There's so much debate around the minimalism of things and many of them co-exist - minimalism can certainly be a way to live more meaningfully, even ethically, but it also co-opts and makes it a choice to adopt a way of living that is forced upon others, and its media-prominent ideal of a serene, brightly lit space is one that can only be afforded by the few and privileged. You can only throw away the 'unnecessary' - and, even moreso, invest in the best quality items - when, in a pinch, you retain the power to buy freely, as the need arises.
But that's not what this post is about - more musings about minimalism in my actual article for Fitzroy, which I am excited to be part of because we are in desperate need of more 'bridging' publications in this tough world of aspiring creatives.
This post is about the minimalism of action. My taste in editorial photography has always veered towards the elaborate so, somewhere along the line, editorial shoots became challenges of logistics: finding collaborators, booking in locations, sourcing props, figuring out last-minute scheduling conflicts. I had also avoided studio lighting, partly because I had largely associated with tired, oversaturated and over-contrasted affairs and/or harshly lit Terry Richardson models posed awkwardly for maximum male gaze (let's just say....not a fan). Then I assisted backstage on a shoot that essentially simulated an afternoon golden hour sunset using a bunch of diffusers in the corner of a studio. Mind blown.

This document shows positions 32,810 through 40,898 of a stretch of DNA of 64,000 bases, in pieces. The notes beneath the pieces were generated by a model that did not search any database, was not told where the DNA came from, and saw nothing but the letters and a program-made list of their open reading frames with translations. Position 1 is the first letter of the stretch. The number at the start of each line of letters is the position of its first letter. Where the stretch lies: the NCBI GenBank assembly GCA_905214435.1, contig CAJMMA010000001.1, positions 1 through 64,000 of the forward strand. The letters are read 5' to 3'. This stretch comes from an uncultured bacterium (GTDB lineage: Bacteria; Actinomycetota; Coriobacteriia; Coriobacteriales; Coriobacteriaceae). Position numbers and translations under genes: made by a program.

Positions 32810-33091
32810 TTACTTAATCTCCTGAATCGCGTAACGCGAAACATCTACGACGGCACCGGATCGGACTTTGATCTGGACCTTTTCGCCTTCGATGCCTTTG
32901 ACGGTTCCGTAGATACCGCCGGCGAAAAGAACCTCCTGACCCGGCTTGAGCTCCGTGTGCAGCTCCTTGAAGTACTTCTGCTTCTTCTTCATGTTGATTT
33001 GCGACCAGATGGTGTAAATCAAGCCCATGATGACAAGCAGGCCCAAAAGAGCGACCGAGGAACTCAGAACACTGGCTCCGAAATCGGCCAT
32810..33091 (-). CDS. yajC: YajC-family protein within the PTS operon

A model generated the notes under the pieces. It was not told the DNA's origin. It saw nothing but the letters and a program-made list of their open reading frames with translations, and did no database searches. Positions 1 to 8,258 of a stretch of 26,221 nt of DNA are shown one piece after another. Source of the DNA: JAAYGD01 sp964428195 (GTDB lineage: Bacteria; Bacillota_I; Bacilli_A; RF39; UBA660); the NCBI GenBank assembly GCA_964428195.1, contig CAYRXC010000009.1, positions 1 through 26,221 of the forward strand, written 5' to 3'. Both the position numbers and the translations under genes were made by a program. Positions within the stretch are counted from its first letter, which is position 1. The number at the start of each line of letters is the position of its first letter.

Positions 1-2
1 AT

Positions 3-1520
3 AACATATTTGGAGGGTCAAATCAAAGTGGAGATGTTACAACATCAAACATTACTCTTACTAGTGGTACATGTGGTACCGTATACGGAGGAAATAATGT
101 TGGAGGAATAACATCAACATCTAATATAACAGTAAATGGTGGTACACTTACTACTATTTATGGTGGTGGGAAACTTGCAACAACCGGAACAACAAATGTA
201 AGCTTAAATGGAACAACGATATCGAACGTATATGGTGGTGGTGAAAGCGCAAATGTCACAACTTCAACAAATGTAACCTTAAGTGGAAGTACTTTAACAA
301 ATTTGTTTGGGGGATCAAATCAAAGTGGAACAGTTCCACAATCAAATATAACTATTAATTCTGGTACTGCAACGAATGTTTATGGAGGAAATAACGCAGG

This shoot was therefore both a significant exploration of new technique and a huge 'back to basics' lesson. Just Lily, Rachel and myself, sans HMUA trappings or accessories. Two small lights, Allie's clothes and a handful of props we found around the studio, including a chair I flipped upside down.
A study in minimalism and inspired by love aesthetics, one of my longtime loves. Probably some of my favourite work to date ( :